Eastern Nevada Fishing Report
This lake is frozen and the road is snow covered. Travel isn’t recommended and there will not be a report on this lake until next spring.
The east end of Cave Lake now has 14 inches of ice and the west end of the lake has approximately 16 inches of ice. Angling has been mediocre, with the best fishing coming in the morning hours and slowing down around 11 am. Fish quality is better than it has been in years with many of the trout being harvested are 10 inches to 12 inches in length. Most fish are being caught using worms or PowerBait suspended several feet below the ice using a bobber.
CCR should still be approximately 50% open water and trout have been seen surfacing and actively feeding. More than likely a midge hatch going on. The ice covered portion of the reservoir was not sampled for ice thickness and should be considered unsafe. Spinners and spoons as well as wooly buggers, crystal buggers, seal buggers and leech patterns should all work here. Anglers should also try suspending, hare’s ears, PT nymphs, copper Johns or chironomid patterns under an indicator.
Ice is still 13 to 16 inches thick throughout the reservoir. Fishing has picked up with most fish being harvested around 13 inches to 14 inches. Most anglers report catching fish and many of those are taking limits home. Best time seems to be first thing in the morning or late in the afternoon. With the freeze thaw cycle, the road in and out of Illipah can be muddy and treacherous. Going in the morning isn’t bad because it is frozen, but getting out in the afternoon can be difficult.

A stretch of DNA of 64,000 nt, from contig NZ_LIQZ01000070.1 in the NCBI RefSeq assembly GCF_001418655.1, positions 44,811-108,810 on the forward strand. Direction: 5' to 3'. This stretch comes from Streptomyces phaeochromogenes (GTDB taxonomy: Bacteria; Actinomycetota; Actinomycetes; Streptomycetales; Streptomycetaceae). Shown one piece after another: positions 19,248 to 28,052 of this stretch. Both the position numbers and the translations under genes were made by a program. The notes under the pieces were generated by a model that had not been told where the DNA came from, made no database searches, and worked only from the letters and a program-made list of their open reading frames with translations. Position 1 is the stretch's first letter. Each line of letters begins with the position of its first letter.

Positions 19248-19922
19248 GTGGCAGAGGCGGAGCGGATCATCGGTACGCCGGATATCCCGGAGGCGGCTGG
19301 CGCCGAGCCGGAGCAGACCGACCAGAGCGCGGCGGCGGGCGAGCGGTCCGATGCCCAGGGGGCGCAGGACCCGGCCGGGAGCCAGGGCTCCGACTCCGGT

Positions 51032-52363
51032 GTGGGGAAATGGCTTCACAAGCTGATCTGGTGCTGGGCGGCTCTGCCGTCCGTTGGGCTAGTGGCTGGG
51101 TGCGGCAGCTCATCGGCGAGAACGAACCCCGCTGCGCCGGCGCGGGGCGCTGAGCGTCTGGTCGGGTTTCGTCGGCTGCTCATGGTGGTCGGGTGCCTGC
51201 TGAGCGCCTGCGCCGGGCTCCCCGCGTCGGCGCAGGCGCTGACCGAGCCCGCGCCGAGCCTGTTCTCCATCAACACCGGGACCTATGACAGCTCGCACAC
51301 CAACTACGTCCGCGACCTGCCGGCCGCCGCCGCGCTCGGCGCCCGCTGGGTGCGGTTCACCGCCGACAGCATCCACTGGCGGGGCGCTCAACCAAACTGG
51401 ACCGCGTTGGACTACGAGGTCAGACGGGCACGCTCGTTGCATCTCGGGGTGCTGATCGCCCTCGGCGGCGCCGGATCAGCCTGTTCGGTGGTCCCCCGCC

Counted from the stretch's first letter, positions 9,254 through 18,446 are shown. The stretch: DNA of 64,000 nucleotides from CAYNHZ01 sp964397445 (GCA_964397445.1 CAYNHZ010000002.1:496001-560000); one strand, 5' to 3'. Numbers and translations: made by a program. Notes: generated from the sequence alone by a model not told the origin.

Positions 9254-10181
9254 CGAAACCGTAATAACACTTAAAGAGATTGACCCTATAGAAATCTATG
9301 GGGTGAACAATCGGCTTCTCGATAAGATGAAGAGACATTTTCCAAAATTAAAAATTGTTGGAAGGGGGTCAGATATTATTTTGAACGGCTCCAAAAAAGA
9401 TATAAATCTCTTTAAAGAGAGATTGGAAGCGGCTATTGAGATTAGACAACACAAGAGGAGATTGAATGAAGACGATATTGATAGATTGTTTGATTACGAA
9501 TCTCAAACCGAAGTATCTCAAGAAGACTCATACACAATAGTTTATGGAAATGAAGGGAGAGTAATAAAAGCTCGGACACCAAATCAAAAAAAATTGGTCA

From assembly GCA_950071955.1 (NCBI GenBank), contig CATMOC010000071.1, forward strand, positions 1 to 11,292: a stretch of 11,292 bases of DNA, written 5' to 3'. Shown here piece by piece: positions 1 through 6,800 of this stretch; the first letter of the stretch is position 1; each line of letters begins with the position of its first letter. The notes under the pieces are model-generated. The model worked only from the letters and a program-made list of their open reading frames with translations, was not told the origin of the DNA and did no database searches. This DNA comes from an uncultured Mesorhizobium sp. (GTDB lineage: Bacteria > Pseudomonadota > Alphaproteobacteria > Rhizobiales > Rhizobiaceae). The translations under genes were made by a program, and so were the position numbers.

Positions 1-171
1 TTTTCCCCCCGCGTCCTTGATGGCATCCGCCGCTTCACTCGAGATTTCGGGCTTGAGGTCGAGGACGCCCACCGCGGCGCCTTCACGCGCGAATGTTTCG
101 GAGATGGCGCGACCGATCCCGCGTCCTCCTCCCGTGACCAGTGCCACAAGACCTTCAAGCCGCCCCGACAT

Approximately 9 inches of safe hard ice and anglers are catching 12 to 14 inch fish using worms or PowerBait. With the inflow and now irrigation taking place this reservoir is starting to rise a bit. Chances are, like other area reservoirs, this one received rain instead of snow and the surface of the ice may be very slick.
Unfortunately, Jiggs has dried up.
Stream flows have improved and fishing has been fair to good, especially in brookie waters. Go-to baits or flies should be nymphs, very small buggers, and worms. Dry fly season is over so turn to nymphs such as hare’s ears, PT, prince and zug bugs.
HIGH ALPINE LAKES
Expect the high mountain lakes to be iced over and with the recent snow, travel isn’t recommended to the elevations. Expect a new fishing report in late spring or early summer when they open back up.
Little or no change here with Harrison Pass being closed, use Secret Pass to access the Refuge. There is approximately seven inches of ice at the boat ramp and much of the collection ditch is iced over, though as the days are warming up, more of it will open. There is open water in the pond behind the hatchery and down to Brown Dike. Passey Springhole has open water and there is some open water at Bressman Cabin. With the warm afternoons, expect some of the ditch to start opening up a bit more. Water levels are low, the water is clear and the fish are very spooky. There are some nice fish being seen, but they are wary and hard to catch. The fish are finicky and on any given day it seems to be something different that works. Again fishing is a bit slow, but when caught, they are generally pushing five pounds or even larger. Anglers are working most of the morning or afternoon to catch a fish, but when they do most say it was worth the effort. Gold ribbed hares ears seem to be the ticket at Brown Dike, though an occasional fish has been taken with a bugger or a zonker. At the oxbow behind the hatchery chironomids, hares ears, copper Johns and egg patterns have worked on various days.